Argentina Comes to Market: New Investment Opportunities
Last week saw Argentina’s return to international capital markets with its well-oversubscribed $16.5 billion bond offering that generated $70 billion of offers. The three-, five-, and ten-year tranches all tightened their yields in response to their strong demand; the only outlier was the thirty-year tranche, which traded slightly under issue price, highlighting EM buyer skepticism that Argentina can tame its macro-economic demons over the long-term past new Pres. Macri’s business-friendly reforms.
Last week, the New York HQ of Council of the Americas hosted a real Argentine business branding exercise, timed to coincide with the bond offering. Everyone from Argentina’s Foreign Minister Susanna Malcorra (who used to be UN Sec Gen Ban Ki-Moon’s chief of staff and is now rumored to be nominated to take his place when his UN term ends) and Argentina’s Ambassador to the US Martín Lousteau and a whole bevy of business consultants were on hand to promote FDI into Argentina. Macri’s filling his Cabinet with talent from the private sector, and his rapid economic reforms away from kirchnerismo have certainly inspired a lot of confidence in the international investment community, which is watching closely for their moment to swoop and buy assets at the right moment: when risk is low but before prices spike.
The US is the biggest investor in Argentina, but it has strong trade relationships with the rest of the G20, to which it belongs, too. The main advantages cited in the presentation were:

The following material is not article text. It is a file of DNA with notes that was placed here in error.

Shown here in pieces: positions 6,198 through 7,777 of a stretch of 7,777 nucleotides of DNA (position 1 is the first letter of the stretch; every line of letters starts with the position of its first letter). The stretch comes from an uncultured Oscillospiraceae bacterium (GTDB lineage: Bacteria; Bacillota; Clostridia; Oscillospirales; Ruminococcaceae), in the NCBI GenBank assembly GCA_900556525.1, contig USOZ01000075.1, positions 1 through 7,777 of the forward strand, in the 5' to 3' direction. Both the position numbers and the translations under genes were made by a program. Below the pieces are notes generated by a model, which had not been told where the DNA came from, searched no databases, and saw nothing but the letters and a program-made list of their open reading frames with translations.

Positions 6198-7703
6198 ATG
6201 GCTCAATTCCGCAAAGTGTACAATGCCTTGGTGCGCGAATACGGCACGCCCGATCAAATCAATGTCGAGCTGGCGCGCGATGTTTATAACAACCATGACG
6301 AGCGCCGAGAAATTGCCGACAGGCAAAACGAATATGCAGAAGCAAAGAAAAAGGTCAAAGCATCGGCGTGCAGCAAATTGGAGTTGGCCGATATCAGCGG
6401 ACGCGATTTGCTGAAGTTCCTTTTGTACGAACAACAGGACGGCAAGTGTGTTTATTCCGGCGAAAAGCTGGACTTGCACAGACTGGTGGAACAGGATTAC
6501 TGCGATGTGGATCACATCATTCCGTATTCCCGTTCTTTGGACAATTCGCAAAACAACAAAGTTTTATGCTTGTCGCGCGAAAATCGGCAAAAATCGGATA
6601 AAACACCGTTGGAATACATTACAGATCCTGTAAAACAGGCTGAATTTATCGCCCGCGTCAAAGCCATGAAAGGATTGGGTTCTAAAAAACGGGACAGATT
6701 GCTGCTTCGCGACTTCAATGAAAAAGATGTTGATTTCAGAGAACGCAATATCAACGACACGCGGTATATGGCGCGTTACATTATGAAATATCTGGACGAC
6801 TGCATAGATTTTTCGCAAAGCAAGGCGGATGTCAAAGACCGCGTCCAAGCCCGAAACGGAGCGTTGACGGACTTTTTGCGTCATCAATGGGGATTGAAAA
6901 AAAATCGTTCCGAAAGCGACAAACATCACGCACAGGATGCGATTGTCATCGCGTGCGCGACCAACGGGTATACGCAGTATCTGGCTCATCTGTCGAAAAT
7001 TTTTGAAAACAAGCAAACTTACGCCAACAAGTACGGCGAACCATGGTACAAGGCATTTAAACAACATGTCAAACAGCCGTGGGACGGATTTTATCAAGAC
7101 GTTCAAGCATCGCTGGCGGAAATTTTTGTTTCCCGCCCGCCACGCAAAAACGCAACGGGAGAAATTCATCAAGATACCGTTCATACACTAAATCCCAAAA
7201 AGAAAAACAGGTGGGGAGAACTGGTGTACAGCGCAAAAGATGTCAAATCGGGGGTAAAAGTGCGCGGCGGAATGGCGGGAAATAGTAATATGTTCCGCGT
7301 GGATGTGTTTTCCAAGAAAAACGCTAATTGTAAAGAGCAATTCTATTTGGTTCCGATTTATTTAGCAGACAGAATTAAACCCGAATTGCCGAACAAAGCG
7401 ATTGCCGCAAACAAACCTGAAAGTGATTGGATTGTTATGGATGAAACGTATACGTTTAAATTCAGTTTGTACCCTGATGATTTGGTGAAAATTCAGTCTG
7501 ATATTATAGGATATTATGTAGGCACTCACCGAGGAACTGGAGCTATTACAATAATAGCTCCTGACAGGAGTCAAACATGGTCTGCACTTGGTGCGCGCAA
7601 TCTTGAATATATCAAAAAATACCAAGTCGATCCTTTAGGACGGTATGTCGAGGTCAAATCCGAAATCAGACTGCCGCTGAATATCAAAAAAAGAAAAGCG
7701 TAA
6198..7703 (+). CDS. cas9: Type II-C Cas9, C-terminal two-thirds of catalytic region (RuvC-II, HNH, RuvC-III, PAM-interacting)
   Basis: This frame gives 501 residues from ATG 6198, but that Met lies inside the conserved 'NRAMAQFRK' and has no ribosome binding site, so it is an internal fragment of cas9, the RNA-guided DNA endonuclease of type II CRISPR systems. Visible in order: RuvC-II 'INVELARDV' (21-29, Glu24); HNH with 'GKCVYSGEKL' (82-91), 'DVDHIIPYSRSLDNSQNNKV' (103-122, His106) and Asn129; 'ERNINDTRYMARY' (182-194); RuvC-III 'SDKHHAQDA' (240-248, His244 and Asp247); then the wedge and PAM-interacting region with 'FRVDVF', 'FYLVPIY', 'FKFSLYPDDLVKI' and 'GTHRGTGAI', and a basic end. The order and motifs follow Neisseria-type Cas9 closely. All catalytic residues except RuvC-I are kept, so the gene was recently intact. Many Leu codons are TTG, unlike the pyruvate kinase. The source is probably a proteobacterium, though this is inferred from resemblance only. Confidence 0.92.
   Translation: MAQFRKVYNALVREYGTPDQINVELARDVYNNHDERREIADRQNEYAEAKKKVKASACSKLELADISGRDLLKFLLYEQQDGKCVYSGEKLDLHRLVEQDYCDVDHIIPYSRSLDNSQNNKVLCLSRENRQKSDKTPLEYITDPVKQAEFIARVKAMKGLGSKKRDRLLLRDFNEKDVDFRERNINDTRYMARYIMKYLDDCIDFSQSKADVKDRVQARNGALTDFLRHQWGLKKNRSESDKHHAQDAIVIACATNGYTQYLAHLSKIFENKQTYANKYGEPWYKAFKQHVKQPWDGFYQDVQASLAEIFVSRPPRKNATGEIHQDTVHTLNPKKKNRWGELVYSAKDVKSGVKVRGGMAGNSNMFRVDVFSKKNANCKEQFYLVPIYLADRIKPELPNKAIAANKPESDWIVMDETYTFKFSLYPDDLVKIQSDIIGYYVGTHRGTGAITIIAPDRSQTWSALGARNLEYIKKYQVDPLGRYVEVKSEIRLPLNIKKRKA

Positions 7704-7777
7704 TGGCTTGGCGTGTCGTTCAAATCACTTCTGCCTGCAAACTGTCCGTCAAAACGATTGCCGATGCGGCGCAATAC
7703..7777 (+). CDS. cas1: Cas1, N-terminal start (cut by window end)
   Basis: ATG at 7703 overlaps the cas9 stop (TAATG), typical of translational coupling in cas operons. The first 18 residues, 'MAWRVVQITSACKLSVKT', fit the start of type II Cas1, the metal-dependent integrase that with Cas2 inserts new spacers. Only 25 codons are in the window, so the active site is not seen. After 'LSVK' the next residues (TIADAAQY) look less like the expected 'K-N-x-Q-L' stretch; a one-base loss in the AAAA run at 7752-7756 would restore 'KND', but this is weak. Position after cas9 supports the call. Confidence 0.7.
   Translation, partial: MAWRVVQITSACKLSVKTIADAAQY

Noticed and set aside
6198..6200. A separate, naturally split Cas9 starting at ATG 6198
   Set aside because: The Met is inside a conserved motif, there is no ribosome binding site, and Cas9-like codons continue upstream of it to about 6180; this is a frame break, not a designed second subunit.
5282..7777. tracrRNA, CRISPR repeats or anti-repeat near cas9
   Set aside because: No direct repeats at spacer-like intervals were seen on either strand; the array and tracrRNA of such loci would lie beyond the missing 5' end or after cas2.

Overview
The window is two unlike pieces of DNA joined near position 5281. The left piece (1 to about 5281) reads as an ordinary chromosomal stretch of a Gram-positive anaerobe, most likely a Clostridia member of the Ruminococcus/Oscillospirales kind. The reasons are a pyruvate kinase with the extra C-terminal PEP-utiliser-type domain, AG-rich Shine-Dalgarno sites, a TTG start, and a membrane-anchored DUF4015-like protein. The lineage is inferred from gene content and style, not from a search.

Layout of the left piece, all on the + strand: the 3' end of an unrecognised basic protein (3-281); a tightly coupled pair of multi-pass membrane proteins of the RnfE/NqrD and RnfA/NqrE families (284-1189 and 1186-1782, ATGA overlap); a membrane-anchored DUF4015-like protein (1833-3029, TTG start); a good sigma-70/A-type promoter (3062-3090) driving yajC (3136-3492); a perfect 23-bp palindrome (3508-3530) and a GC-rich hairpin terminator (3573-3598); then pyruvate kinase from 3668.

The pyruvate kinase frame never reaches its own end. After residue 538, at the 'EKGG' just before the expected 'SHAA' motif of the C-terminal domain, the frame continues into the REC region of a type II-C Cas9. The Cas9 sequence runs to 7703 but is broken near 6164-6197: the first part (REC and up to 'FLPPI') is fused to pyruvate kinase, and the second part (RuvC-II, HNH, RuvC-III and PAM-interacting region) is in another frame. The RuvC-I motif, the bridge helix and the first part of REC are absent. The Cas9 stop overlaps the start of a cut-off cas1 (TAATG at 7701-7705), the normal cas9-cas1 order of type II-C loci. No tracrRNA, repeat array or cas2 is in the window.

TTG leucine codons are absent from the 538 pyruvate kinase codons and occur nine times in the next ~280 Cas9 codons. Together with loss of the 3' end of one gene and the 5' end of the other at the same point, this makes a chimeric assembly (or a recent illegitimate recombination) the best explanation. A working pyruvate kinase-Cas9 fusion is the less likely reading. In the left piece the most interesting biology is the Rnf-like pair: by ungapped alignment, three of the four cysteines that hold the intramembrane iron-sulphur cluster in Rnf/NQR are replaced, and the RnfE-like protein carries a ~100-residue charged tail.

- Solid macroeconomics. This is a dubious claim: Argentina still has high inflation and an unbalanced budget with which to contend. Also, Macri must negotiate with political opposition that still controls the parliament, though he is giving every indication of being an agile coalition-builder, particularly after gaining the crucial support of governors for his negotiations with the holdout bondholders.
- Scalability of labor talent. Argentina does have a highly-educated and multi-lingual workforce that is cheaper than in many other countries with an equally-skilled labor force. The high educational level of its work force enables Argentines to offer complex services with higher added value than many other places in the continent.
- Security. Argentina is not racked by the violence or homicide rates of many other countries in Latin America. So that is another low cost for business.
- Good IP protection: a good legal framework enforced by an increasingly strong and independent judiciary.
- A good tax structure that is both half that of Brazil’s and equal across the country under Argentina’s centralized system.
- It is in the same time zone as the Eastern US, making it very easy to do business between the two countries.
- Argentina has a competitive advantage in IT. Presenters cited its three Nobel Prizes in science (two in medicine and one in chemistry) and its satellites, one of which it is about to privatize.
- Strong support for entrepreneurship: “4 out of 5 of Latin America’s unicorns are in Buenos Aires”
Foreign Minister Malcorra emphasized that it is time to trust Argentina because the Macri administration is already delivering on its promises and “the Argentine people want to walk into the future with seriousness and discipline.”
Let’s hope so.
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